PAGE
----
Wednesday, March 9, 2011
Salman Rushdie simply will not do as subway reading. Midnight's Children demands a reading environment with far less personal space invaders.
To the rescue is McSweeney's Mammoth treasury of Thrilling Tales - a collection of new age pulp short stories that are so far a lot of fun, and easily read over a subway stint.
I'm only three stories into the collection, but I'm pleased to report that so far, so good. It's making we want to write short fiction again - something I haven't done with any measure of discipline since University. Also, I have to say that the third story in the collection, "The Bees", by Dan Chaon, scared the crap out of me - and no personal space invading riders could pull me out of its trance.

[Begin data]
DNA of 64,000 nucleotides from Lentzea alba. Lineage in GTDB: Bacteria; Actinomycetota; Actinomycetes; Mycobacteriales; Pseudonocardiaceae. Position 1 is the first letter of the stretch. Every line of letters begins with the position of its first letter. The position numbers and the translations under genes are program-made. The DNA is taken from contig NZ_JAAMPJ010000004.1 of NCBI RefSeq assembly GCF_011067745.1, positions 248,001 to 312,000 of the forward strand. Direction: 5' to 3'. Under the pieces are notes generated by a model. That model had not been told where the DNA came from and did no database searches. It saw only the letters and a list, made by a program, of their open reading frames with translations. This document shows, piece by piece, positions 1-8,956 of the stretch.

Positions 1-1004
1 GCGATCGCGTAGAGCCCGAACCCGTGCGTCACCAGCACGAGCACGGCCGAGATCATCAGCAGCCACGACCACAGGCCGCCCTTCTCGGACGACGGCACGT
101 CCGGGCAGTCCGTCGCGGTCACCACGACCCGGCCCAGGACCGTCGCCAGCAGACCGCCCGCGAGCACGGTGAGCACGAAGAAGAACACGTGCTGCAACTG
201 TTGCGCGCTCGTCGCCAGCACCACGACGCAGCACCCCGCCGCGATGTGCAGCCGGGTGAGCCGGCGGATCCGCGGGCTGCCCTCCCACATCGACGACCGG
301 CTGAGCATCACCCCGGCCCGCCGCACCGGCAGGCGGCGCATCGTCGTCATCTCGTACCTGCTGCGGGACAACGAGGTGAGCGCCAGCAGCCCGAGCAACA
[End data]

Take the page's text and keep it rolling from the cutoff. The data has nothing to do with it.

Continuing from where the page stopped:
The story involves an alcoholic father running from his past - which includes rather nightmarish visions of a son from a failed marriage he has run from. His new wife knows nothing about his old life, but there are some eerie similarities between his old son and the new. That's about all I will say about the plot, but I want to say that I read through that story faster than I've read through anything in memory. There was something about the description of that boy that won't leave me - probably because it immediately brought to mind the image of a young boy who I worked with through one of my library programs years ago. This young man was more than a little off, and there was something incredibly unnerving about his angles and thinness, and the way he'd stare at you or just kind of be there when you weren't expecting it. I swear, had someone touched me on the arm during the last 4 pages, I would have jumped and screamed in a shoulder-to shoulder subway car.